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From Anxious Youth to Depressed Adolescents: Prospective Prediction of 2-Year Depression Symptoms via Attentional Bias Measures
Price RB, Rosen D, Siegle GJ, Ladouceur CD, Tang K, Allen KB, Ryan ND, Dahl RE, Forbes EE and Silk JS.
Journal of Abnormal Psychology, 2015, Published Online

Anxious youth are at heightened risk for subsequent development of depression. However, little is known regarding which anxious youth are at the highest prospective risk. Biased attentional patterns (e.g., vigilance and avoidance of negative cues) are implicated as key mechanisms in both anxiety and depression. Aberrant attentional patterns may disrupt opportunities to effectively engage with, and learn from, threatening aspects of the environment during development and/or treatment, compounding risk over time. 

In a study led by Dr. Rebecca Price, 67 anxious youth ages 9-14 years old completed a dot-probe task to assess baseline attentional patterns provoked by fearful-neutral face pairs. The time course of attentional patterns both during and after threat was assessed via eye-tracking and pupilometry. Self-reported depressive and anxiety symptoms were assessed two years after the conclusion of a larger psychotherapy treatment trial.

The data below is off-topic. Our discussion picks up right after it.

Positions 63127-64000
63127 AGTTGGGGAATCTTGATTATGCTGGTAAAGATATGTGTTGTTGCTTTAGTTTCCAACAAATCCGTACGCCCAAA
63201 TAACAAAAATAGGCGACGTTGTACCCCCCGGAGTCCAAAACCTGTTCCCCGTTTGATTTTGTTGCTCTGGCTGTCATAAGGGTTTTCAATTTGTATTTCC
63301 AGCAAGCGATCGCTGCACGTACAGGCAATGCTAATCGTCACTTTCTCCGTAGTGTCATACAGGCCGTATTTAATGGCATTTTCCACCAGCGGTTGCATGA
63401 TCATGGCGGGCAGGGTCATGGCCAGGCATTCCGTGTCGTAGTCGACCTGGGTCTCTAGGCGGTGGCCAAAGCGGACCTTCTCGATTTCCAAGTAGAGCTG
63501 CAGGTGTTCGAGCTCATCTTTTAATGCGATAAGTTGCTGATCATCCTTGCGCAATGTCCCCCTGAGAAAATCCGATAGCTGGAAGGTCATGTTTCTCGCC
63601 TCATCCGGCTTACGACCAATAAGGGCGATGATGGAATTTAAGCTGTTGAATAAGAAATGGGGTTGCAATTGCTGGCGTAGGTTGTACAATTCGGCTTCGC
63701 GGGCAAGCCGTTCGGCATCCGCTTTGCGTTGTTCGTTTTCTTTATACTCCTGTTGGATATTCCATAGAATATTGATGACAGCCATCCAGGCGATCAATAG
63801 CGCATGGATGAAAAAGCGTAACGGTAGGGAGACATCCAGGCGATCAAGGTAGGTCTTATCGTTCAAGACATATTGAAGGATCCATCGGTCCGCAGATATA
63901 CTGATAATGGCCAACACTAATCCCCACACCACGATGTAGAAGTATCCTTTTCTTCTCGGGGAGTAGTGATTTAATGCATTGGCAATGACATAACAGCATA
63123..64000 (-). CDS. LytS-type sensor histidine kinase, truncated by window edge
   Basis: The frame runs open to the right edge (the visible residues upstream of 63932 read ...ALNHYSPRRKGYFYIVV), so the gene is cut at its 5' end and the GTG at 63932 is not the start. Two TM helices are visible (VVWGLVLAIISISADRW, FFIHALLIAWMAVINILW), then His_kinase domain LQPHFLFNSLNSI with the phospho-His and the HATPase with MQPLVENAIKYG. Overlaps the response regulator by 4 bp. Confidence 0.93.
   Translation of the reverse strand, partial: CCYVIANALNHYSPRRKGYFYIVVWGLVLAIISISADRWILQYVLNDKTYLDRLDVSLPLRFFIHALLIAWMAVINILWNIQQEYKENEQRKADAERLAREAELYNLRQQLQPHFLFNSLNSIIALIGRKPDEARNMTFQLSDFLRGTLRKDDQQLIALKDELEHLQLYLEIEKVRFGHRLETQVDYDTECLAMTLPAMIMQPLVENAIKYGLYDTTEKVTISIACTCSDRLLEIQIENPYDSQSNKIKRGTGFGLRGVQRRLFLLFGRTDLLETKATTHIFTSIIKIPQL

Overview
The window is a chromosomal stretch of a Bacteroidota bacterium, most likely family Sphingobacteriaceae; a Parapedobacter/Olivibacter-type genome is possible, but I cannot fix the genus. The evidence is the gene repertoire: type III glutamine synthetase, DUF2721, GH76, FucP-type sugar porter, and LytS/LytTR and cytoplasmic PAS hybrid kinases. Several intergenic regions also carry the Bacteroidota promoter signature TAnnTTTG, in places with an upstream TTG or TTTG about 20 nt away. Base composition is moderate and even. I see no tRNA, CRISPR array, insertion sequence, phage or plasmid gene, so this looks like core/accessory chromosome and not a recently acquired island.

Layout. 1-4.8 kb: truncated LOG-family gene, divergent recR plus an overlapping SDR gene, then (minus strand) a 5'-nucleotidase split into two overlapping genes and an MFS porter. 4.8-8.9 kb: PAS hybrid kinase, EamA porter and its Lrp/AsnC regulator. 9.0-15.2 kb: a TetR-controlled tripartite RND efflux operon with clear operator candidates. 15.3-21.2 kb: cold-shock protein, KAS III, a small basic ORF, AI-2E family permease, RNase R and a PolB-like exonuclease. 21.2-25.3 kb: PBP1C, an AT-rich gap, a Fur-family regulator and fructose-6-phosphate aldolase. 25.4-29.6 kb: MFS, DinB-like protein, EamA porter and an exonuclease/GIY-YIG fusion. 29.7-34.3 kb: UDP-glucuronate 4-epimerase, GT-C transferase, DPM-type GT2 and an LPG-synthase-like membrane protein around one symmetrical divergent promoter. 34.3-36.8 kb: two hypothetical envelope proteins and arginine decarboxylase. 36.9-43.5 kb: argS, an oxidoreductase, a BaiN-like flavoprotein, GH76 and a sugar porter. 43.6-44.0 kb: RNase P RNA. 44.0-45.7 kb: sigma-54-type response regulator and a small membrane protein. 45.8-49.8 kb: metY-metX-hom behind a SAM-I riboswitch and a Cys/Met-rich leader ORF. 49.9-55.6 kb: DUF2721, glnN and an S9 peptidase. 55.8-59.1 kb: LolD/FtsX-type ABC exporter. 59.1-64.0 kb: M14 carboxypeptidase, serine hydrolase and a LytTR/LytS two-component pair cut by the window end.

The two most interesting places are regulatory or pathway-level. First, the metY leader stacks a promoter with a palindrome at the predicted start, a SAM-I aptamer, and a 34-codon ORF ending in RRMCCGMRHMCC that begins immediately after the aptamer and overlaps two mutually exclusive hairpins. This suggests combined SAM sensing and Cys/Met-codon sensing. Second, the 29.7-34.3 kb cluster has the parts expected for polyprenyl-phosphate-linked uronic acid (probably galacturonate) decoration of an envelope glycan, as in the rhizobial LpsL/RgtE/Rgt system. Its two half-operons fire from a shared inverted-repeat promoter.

Dr. Price and her colleagues found that eye-tracking patterns indicating threat avoidance predicted greater two-year depression scores, over and above baseline and posttreatment symptoms. Sustained, post-threat pupillary avoidance (reflecting preferential neural engagement with the neutral relative to the previously threatening location) predicted additional variance in depression scores, suggesting sustained avoidance in the wake of threat further exacerbated risk. Identical eye-tracking and pupil indices were not predictive of anxiety at two years. These biobehavioral markers imply that avoidant attentional processing in the context of anxiety may be a gateway to depression across a key maturational window. Excessive avoidance of threat could interfere with acquisition of adaptive emotion regulation skills during development, culminating in the broad behavioral deactivation that typifies depression. Prevention efforts explicitly targeting avoidant attentional patterns may be warranted.

Contributors:
Rebecca B. Price, PhD, Greg J. Siegle, PhD, Cecile D. Ladouceur, PhD, Neal D. Ryan, MD, Erika E. Forbes, PhD, Kevin Tang (Department of Psychiatry, University of Pittsburgh)

Jennifer S. Silk, PhD, Kristy Benoit Allen, PhD and Dana Rosen, BS (Department of Psychology, University of Pittsburgh)

Ronald E. Dahl, MD (School of Public Health, University of California, Berkeley) 

This article appears in the Journal of Abnormal Psychology.  Click here to view the abstract.